For one, we have created a complex society. We are capable of amazing technologies. We can create tools and use them to construct objects of incredible complexity.  No other animal can do that.

We can also record, transmit and convey information far more efficiently than any other animal.  We are able to communicate with extreme sophistication, and our minds are capable of pondering deep, complicated questions.

All of this and much more sets us apart from the rest of the animal kindom.

Are these great abilities that differentiate Homo sapiens from all the other animals real?
There is no doubt in my mind.

There are countless students of language, technology, and art throughout our society, and few would argue that what they study is not real. Some may argue that the social utility of an art historian is somewhat less than that of an engineer, for example, but those are trivial details.

To be continued …

Hate, the book: 046

Hello Curious Friend.  Welcome to my book about Hate.  The number tells you where you are in the sequence.  I look forward to your comments.

Part Two
Chapter Nine
Is It Real?

Stopping it sounds good. But like real stop signs, most people just roll through it.

“I have endeavoured to show in considerable detail that all the chief expressions exhibited by man are the same throughout the world. … No doubt similar structures, adapted for the same purpose, have often been independently acquired through variation and natural selection by distinct species; … [yet] it seems to me improbable in the highest degree that so much similarity, or rather identity of structure, could have been acquired by independent means. … It is far more probable that the many points of close similarity in the various races are due to inheritance from a single parent-form, which had already assumed a human character.”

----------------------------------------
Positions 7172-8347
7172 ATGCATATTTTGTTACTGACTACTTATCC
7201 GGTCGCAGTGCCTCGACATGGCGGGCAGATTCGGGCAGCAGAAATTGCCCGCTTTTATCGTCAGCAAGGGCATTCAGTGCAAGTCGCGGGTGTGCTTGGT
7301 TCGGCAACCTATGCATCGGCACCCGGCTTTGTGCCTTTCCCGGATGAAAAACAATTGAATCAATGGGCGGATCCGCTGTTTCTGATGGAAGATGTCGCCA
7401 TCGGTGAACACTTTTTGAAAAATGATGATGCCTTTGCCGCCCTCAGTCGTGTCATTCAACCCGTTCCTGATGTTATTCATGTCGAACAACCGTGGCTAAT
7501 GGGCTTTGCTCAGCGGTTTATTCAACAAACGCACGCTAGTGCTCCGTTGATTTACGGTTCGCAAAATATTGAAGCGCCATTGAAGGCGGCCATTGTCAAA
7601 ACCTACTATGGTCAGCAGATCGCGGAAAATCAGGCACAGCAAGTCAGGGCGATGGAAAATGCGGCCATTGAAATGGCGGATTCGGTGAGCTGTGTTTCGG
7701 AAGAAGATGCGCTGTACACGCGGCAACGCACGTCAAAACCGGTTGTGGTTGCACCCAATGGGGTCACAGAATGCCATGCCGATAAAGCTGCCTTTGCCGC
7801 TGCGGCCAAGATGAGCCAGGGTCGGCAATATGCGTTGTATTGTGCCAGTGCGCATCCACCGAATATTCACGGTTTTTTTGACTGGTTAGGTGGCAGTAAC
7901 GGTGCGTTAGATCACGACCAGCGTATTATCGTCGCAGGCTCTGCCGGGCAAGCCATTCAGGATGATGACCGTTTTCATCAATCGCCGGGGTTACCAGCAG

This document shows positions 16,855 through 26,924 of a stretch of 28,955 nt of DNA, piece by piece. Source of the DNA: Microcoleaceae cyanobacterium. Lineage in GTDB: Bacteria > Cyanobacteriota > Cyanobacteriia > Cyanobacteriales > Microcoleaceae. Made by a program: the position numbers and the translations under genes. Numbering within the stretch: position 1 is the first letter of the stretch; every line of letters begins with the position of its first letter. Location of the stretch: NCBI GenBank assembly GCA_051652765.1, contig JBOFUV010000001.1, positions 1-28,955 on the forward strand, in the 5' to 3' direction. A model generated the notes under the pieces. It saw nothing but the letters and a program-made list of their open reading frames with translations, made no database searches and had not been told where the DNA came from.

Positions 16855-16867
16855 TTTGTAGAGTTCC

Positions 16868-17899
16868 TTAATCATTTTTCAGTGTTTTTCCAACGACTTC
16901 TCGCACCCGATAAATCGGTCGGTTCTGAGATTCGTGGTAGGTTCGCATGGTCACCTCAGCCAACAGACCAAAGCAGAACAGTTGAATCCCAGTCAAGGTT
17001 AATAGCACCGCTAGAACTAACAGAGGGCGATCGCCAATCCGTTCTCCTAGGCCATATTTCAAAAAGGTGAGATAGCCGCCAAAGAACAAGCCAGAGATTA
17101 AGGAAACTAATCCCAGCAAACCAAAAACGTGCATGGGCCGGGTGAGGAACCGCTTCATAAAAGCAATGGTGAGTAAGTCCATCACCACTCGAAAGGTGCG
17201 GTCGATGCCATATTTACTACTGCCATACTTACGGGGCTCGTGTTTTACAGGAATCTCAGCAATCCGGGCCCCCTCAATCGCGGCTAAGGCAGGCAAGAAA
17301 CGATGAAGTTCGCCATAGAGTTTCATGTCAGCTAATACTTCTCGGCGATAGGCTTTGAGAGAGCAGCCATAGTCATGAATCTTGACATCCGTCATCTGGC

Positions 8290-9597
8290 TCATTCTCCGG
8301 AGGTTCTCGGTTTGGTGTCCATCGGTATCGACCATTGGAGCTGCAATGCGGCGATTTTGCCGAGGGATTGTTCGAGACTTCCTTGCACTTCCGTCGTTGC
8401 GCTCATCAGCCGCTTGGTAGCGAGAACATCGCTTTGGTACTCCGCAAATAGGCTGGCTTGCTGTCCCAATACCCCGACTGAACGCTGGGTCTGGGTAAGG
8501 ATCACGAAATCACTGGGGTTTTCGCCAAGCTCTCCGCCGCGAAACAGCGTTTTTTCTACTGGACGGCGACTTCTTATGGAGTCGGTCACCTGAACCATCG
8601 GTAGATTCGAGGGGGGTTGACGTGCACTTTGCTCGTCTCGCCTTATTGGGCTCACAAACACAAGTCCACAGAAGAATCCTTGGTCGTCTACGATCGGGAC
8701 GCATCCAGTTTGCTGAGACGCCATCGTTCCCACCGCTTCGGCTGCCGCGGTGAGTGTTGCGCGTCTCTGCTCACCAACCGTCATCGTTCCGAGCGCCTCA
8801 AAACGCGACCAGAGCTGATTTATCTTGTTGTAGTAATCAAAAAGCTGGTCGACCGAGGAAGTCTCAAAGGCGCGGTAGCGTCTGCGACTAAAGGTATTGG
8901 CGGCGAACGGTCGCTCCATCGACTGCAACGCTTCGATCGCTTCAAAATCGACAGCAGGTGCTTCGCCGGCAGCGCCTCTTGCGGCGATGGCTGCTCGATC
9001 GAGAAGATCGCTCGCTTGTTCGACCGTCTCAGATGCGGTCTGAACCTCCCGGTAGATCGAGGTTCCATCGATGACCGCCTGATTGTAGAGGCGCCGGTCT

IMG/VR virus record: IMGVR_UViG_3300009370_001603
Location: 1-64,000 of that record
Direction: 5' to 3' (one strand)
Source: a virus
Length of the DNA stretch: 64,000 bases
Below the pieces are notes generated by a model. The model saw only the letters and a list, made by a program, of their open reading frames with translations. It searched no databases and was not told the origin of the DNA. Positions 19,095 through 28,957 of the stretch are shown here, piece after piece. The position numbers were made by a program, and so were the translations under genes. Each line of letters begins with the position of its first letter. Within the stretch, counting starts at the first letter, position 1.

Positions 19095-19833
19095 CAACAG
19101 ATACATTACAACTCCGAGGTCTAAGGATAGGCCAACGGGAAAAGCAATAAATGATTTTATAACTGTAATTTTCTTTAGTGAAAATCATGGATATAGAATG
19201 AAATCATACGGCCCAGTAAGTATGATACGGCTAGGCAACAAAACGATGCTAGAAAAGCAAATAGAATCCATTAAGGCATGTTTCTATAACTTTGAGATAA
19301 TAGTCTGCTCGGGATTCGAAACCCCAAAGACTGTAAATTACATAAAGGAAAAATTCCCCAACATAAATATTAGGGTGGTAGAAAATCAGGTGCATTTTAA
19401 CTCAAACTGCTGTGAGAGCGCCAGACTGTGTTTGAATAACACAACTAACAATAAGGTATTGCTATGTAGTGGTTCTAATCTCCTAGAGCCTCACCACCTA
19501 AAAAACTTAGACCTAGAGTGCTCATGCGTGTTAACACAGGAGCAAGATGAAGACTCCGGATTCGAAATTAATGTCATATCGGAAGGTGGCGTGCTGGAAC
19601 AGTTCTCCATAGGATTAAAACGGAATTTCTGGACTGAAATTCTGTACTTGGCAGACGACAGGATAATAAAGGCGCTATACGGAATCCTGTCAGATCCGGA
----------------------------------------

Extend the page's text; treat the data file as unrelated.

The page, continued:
Charles E. Darwin, “Expressions,” Ch XII p361.

Up to now we’ve been discussing hate in basic terms. We’re clarifying the concept of hate, the first necessary step in creating a definition we can all agree on.

Returning to our landscape metaphor, where our landscape represents the human psyche, in a sense we’re studying the mountains, trees and rivers of human emotions to improve our understanding of hate.

Now it’s time to dig a little deeper.  We must clarify something that seems obvious: reality.  It’s natural for us to think that everything we study is real.  But that’s not necessarily true.  There are people who claim to study phenomena that have no basis in our reality, like ghosts, extrasensory perception, and predicting the future by reading tea leaves.

We don’t want our study of hate to be considered a study of something unreal, as is the case with the above examples.  So how do we prove we’re studying something real?
We do so through methodical reasoning.

Consider our landscape of the human psyche.  We see on the surface that it has mountains, rivers, trees and more.  These are all physical objects we can personally verify.

We know a mountain exists because it’s visible.  We can go to it, touch it, climb it, and see it from many sides.  We can also verify the existence of this mountain through other people who have personally verified it.

Historical record is another sound verification tool.  We become confident that something, like our mountain, is real because it’s common knowledge and accepted by all that it’s existed for ages.

When you can show that something physical has existed for long periods of time, no one can doubt its reality.

Mountains have existed long before the appearance of mankind.  No one questions this fact.

Our forefathers have measured them, as have their forefathers before them.  Physical, immutable objects like mountains are the most basic type of reality.  To be a student of something as clearly self-evident as a mountain means that you do not have to convince anyone of the seriousness of your research.

Tell anyone that you study mountains and no one will laugh.

There is another level of unquestioned reality besides physical matter, and it’s based on life itself. In terms of our landscape, it lies slightly beneath the surface.

To be continued …